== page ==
In The Violent Bear It Away, O’Connor tackles the problem of freedom via the experience of Francis Tarwater, a southern adolescent reared on a backwoods farm called Powderhead and fighting against his prophetic vocation. When his prophet-uncle and mentor Mason Tarwater dies, Francis leaves for the city, determined to live by the light of his own will. Shortly after Mason’s death, Francis delineates his philosophy of freedom with specific reference to his uncle’s former commands: “Smoke if I want to and don’t if I don’t….Bury [Mason] if need be and don’t if don’t.”17 Indeed, the need to prove that his will is supreme lies at the root of all that Francis does.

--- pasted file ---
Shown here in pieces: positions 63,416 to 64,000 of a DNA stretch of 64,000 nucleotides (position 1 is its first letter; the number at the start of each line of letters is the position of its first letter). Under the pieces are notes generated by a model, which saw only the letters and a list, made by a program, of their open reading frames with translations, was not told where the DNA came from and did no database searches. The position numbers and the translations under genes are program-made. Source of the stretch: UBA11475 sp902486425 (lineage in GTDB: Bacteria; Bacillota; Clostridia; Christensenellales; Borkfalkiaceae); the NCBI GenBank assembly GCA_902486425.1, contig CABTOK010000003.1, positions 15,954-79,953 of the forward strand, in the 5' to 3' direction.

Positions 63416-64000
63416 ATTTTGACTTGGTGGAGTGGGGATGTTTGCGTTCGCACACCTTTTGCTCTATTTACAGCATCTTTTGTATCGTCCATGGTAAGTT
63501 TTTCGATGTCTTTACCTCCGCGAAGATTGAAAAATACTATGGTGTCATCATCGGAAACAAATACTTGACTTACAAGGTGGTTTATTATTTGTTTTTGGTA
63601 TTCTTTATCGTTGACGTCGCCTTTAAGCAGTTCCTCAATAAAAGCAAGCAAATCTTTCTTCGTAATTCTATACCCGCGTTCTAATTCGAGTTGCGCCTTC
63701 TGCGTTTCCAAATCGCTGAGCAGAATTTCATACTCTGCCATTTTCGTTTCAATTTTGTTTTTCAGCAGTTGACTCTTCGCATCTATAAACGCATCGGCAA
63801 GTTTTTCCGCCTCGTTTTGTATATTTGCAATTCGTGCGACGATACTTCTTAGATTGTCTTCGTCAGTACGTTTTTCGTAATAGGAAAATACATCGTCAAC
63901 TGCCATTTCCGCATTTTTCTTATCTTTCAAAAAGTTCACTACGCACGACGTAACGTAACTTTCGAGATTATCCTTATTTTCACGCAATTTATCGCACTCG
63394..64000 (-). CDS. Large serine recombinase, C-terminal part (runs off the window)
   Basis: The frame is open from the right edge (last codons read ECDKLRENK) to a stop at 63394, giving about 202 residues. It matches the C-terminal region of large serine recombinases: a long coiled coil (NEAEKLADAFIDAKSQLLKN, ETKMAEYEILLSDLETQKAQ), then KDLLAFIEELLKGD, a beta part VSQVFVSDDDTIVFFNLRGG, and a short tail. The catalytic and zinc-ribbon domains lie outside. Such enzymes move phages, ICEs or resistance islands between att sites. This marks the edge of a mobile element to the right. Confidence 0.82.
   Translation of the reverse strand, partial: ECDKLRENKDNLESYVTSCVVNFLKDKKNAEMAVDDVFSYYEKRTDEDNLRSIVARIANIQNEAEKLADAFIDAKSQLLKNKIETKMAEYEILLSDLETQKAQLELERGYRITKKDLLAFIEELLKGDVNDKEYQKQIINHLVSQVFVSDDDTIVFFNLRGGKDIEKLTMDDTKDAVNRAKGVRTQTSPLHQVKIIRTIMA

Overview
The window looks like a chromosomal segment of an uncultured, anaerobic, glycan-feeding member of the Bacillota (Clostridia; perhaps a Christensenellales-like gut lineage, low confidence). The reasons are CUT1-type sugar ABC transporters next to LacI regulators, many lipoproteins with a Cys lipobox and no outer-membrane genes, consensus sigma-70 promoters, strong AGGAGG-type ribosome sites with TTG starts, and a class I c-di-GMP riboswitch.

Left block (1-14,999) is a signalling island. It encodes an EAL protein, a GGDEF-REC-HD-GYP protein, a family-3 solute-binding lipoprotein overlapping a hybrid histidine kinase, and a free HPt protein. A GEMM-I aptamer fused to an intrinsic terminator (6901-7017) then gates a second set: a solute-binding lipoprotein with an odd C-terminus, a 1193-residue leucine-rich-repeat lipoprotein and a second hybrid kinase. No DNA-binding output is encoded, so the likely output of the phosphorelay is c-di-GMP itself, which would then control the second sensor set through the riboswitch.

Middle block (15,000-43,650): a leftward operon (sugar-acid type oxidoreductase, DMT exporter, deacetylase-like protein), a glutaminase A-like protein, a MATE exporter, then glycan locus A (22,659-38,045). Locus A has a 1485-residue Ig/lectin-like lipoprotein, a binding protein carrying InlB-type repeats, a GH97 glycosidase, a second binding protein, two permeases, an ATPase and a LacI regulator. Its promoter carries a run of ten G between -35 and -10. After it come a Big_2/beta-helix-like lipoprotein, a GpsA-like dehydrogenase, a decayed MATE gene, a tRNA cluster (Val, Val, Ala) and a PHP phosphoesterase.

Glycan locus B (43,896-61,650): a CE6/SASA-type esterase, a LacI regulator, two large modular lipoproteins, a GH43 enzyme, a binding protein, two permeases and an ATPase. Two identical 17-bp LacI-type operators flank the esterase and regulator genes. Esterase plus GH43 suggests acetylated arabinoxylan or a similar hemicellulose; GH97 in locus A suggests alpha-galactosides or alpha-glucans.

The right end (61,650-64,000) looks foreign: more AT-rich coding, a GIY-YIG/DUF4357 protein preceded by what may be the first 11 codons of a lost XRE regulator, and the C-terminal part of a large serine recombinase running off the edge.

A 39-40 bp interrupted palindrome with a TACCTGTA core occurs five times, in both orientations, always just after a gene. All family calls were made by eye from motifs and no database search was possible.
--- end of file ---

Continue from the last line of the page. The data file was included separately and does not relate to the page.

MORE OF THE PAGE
Once in the city, he locates his cousin Rayber, the philosophical rival of Mason. All that Mason believes in (sin, redemption, resurrection, and vocation) Rayber, a school psychologist, rejects. He sees Mason’s religious beliefs as self-serving psychological obsessions. According to Rayber, “[Mason’s] fixation of being called by the Lord had its origin in insecurity. He needed the assurance of a call, and so he called himself.”18 For Rayber, the prophet is merely neurotic. Conversely, all that Rayber believes in (a life of scientific, utilitarian service dedicated to eradicating human suffering) Mason understands as freedom-destroying determinism. If Rayber can account for all human behavior by some combination of biology and environment, then the possibility of a free response to a divine call is denied. Therefore, Mason warns Francis, “I saved you to be free, your own self!…and not some piece of information inside [Rayber’s] head. If you were living with him, you’d be information right now, you’d be inside his head.”19 For Rayber, freedom is reason exploiting nature to fulfill human desire. For Mason, freedom is responding to the call of God on one’s life. To each man, the other seems a slave.